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Medical secretary

Medical secretaries provide administrative and secretarial support to the medical sector.
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What does a medical secretary do?

Medical secretaries provide administrative and secretarial support to hospital doctors, GPs, health service workers and medical researchers. You’ll need excellent organisational skills to do this job, as well as a good working knowledge of medical terminology. 

Your day-to-day duties may include:

  • handling questions from patients, staff and consultants
  • organising a doctor's diary, booking consulting rooms and meetings
  • making travel arrangements
  • managing a waiting list of patients
  • updating patient records and dealing with confidential information
  • sending samples for medical testing and recording the results
  • typing letters, clinical reports, minutes of meetings and filing
  • monitoring an office budget and dealing with invoices

What do I need to do to become a medical secretary?

You do not need a specific qualification to become a medical secretary, but excellent typing and administrative skills are essential. 

You can get into this job through:

  • a college course
  • an apprenticeship
  • working towards this role
  • applying directly

College

You could do a college course, which would teach you some of the skills and knowledge you need in this job. Relevant subjects include a Level 2 or 3 Diploma in Medical Administration. 

Entry requirements

You'll usually need:

  • 2 or more GCSEs at grades 9 to 3 (A* to D) for a level 2 course
  • 4 or 5 GCSEs at grades 9 to 4 (A* to C) for a level 3 course

More information


Apprenticeship

You can get into this role through a business administrator advanced apprenticeship. 

Entry requirements

You'll usually need:

  • 5 GCSEs at grades 9 to 4 (A* to C), usually including English and maths, for an advanced apprenticeship

More information


Work

If you already work in a healthcare setting, for instance, as a receptionist or clerical assistant, it may help you move into a medical secretary role if you take a relevant qualification while you're working.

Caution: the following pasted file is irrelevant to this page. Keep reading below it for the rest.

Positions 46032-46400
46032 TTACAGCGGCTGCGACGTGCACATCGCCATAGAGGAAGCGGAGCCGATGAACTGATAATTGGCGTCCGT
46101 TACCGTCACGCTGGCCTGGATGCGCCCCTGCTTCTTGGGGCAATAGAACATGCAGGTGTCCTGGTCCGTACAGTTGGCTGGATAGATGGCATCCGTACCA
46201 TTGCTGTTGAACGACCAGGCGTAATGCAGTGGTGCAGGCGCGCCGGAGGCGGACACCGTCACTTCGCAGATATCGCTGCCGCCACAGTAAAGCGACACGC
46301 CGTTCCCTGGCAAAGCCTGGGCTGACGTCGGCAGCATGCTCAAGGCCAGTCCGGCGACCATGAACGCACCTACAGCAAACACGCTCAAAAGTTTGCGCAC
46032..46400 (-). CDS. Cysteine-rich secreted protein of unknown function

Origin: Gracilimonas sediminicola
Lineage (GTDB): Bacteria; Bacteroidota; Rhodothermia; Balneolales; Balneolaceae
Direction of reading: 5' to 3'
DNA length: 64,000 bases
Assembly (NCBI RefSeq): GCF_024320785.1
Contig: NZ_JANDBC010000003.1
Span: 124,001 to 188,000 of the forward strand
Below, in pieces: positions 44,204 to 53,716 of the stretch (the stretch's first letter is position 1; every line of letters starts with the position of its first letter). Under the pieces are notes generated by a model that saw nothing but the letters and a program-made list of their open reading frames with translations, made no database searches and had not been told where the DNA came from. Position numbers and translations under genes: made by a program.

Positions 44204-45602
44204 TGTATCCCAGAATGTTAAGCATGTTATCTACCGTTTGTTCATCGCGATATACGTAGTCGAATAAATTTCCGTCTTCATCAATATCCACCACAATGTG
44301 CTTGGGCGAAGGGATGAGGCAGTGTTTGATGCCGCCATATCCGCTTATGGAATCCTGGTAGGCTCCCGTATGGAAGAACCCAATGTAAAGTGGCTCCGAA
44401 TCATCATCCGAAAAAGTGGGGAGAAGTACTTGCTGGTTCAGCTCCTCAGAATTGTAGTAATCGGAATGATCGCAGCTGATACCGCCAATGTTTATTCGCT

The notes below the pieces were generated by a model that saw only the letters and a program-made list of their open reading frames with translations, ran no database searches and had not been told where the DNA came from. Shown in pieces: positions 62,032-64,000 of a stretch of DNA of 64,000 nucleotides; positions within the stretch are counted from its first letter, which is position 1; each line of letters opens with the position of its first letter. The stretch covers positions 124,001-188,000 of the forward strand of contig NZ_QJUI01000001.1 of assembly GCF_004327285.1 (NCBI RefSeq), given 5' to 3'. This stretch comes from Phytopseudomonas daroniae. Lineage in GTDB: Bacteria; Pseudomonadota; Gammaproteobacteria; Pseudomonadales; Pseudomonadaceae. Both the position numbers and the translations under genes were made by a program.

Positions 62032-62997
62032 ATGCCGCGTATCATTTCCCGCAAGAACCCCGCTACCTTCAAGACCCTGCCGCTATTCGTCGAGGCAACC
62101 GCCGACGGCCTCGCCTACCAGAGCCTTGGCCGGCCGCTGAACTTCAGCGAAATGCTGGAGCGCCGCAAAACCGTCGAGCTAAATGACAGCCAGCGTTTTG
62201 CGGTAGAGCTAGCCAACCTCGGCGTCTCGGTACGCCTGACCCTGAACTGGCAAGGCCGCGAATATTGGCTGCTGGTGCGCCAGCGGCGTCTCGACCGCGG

The Association of Medical Secretaries, Practice Managers, Administrators and Receptionists (AMSPAR) and the British Society of Medical Secretaries and Administrators (BSMSA) offer:

  • Level 2 Certificate and Diploma in Medical Administration
  • Certificate in Medical Terminology

Volunteering and experience

To get a job as a medical secretary, you'll need experience of working in an office, ideally in a secretarial role. Temporary work can be a good way of getting this experience.


Direct application

If you want to apply directly for jobs, employers will expect you to have some GCSEs at grades 9 to 4 (A* to C), including English.

You'll find it useful to have a typing or word processing qualification like an RSA certificate before you look for work. Some organisations may also want you to have knowledge of medical terminology.


Related skills

  • Administration
  • Attention to detail
  • Communication
  • Customer service
  • IT
  • Literacy
  • Organisation
  • Patience
  • Teamwork

Related subjects

  • Biology
  • Chemistry
  • Computer science
  • English

Desirable qualifications

  • Typing qualification

Where to find out more

Further information

You can find out more about medical secretarial careers from Health Careers.


Where could I be working?

As a medical secretary, you could work for a:

  • consultant in a hospital setting
  • director or chief executive of an NHS Trust
  • GP surgery
  • private practice
  • university or research department
  • pharmaceutical company

Career opportunities

With experience, you could manage a team of secretaries in a large organisation.

With further training, you could become an administration manager, office manager or GP practice manager.

You could also move into roles in finance or HR.

Contains public sector information licensed under the Open Government Licence v3.0


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